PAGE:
PHOTOS: Community Dinner Kicks off Casper Pride Week
It was a room full of people of all shapes, sizes, beliefs and life experiences. They sat together. They broke bread together. They laughed together. Most importantly, they learned about each other.
The Community Dinner, sponsored by the Wyoming Food for Thought Project, United Church of Christ and, of course, Casper Pride, took place Wednesday night and featured a plethora of people eating, laughing, learning, and loving.
"Tonight's event is pretty simple," said Dee Lundberg, pastor of the United Church of Christ. "There is no agenda. This is as much of the agenda as there is. It's just welcoming everybody to this week and hoping you get fired up about it. There are so many cool things going on, you could be going 24/7."
Lundberg then went on to speak about the church of which she pastors, saying that it's a place for anybody who has even been 'burned' by other religious institutes.
"Church is different for us," she stated. "It's really just about knowing how many people have been damaged by church, who may by cynical about church. And because of the treatment that the LGBTQ+ community has faced over the years, [we want to say] 'that's not who we are.'"
Lundberg stated that she wanted her church to be the 'welcome wagon' for those who are seeking, as evidenced by events like the community dinner.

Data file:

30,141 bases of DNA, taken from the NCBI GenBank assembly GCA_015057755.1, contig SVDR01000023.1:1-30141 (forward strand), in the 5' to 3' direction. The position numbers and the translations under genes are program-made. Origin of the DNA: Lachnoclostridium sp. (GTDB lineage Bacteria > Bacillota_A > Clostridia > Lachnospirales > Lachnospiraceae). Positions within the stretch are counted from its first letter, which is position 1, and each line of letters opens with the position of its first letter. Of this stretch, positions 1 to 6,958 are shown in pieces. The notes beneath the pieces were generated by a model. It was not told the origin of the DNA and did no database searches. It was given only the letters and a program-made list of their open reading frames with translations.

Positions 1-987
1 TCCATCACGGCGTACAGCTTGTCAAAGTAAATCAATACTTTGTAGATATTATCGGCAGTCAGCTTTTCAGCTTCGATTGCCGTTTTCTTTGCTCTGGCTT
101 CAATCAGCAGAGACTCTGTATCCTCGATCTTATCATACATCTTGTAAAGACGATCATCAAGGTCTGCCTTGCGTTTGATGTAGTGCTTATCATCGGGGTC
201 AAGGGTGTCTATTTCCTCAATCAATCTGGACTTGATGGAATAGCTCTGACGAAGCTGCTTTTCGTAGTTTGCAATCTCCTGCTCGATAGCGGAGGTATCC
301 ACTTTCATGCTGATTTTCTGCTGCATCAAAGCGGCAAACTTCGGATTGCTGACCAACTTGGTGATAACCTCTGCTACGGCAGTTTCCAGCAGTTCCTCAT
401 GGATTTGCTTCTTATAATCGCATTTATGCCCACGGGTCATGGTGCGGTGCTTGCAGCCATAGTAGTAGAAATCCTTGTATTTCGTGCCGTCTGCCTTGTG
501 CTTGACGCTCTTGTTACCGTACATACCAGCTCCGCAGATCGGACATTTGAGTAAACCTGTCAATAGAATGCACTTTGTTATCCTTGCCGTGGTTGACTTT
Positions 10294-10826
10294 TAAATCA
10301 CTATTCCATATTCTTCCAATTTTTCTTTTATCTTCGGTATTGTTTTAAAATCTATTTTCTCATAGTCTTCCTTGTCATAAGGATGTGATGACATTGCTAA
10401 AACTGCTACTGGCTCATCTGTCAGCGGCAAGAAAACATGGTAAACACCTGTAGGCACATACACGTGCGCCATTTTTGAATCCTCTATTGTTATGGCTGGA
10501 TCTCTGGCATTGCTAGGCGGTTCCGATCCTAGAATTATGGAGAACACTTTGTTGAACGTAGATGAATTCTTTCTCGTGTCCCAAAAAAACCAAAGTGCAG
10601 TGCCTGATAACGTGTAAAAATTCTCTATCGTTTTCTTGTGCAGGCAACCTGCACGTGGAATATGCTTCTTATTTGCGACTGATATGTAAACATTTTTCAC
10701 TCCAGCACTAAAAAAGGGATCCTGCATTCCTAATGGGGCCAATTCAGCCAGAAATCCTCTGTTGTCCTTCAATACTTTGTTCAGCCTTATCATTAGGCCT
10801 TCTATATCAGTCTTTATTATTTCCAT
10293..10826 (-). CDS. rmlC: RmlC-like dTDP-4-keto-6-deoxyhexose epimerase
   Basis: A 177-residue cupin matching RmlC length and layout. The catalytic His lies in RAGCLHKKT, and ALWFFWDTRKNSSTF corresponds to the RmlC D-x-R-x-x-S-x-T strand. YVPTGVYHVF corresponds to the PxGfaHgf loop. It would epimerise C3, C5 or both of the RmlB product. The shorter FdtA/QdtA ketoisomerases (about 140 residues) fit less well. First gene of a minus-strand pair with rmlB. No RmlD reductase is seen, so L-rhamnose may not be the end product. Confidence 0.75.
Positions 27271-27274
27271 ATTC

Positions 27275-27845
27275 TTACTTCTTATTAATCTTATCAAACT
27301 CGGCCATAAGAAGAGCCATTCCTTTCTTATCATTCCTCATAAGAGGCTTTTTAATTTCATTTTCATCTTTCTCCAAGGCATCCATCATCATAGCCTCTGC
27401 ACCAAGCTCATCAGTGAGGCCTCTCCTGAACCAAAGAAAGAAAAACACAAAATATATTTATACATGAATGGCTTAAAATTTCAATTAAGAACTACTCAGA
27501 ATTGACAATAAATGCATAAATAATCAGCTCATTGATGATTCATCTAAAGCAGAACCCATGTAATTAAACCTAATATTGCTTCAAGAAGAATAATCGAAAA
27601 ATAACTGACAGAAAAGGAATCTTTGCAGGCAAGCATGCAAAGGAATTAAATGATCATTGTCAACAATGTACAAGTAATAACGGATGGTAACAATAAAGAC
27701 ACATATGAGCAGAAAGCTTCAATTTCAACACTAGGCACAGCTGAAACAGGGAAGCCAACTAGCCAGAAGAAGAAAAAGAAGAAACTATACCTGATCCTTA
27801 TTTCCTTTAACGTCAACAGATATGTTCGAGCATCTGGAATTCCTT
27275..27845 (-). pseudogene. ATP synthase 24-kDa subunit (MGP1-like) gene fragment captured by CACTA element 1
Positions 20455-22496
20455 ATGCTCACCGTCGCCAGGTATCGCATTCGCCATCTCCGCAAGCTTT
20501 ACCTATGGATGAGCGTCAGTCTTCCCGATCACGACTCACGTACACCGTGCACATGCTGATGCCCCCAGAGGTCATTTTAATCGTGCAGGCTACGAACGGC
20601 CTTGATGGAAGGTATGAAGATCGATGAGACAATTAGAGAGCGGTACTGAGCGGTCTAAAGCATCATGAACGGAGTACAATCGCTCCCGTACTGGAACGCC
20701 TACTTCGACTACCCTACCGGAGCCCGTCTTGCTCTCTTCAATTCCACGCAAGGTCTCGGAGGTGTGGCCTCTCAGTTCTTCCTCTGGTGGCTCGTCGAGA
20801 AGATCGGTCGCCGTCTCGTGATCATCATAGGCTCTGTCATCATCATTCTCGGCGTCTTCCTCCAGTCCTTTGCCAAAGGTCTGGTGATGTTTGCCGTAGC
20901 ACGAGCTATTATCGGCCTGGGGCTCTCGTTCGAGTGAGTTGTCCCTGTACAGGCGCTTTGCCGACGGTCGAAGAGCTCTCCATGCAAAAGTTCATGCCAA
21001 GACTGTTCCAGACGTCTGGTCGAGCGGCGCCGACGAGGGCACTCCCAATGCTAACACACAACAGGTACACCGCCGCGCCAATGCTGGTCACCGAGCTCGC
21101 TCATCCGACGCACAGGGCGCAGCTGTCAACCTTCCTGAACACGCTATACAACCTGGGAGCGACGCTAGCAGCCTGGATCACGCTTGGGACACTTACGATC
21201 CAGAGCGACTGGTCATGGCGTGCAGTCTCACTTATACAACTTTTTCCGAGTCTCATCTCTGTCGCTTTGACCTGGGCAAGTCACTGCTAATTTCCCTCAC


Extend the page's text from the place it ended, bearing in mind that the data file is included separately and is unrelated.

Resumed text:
"Everybody is family," she said. "You're beautiful just the way you are. And that's really all I have to say. Welcome. Welcome to part of your family. And for those of you that are kind of new to this, I know there are some young folks in the back, always know that there is always different people, in businesses, in churches, in organizations, in non-profits, that have your back. We're going to be there for ya."
One of those non-profits is the Wyoming Food for Thought Project. The organization rented out their space for the evening free of charge, and also provided fresh produce for a huge salad that was served alongside various types of pastas and sauces.
The dinner was also a designated sober event, which speaks even more to the idea of inclusion.
"One thing that I'm really proud we were able to pull off is a free community dinner," said Mallory Pollock, Chair of Casper Pride. "We didn't want money to be a barrier for anyone. It's also a designated sober event, so there won't be alcohol at that one, which I think makes space for the people for whom alcohol isn't their thing."
And, really, that's what Pollock said Casper Pride is all about- making space for people. It isn't about fighting or arguing or aggravating; it's about making space for people who, for many, have never felt like they had a place at the table.
On Wednesday, everybody had a place at the table.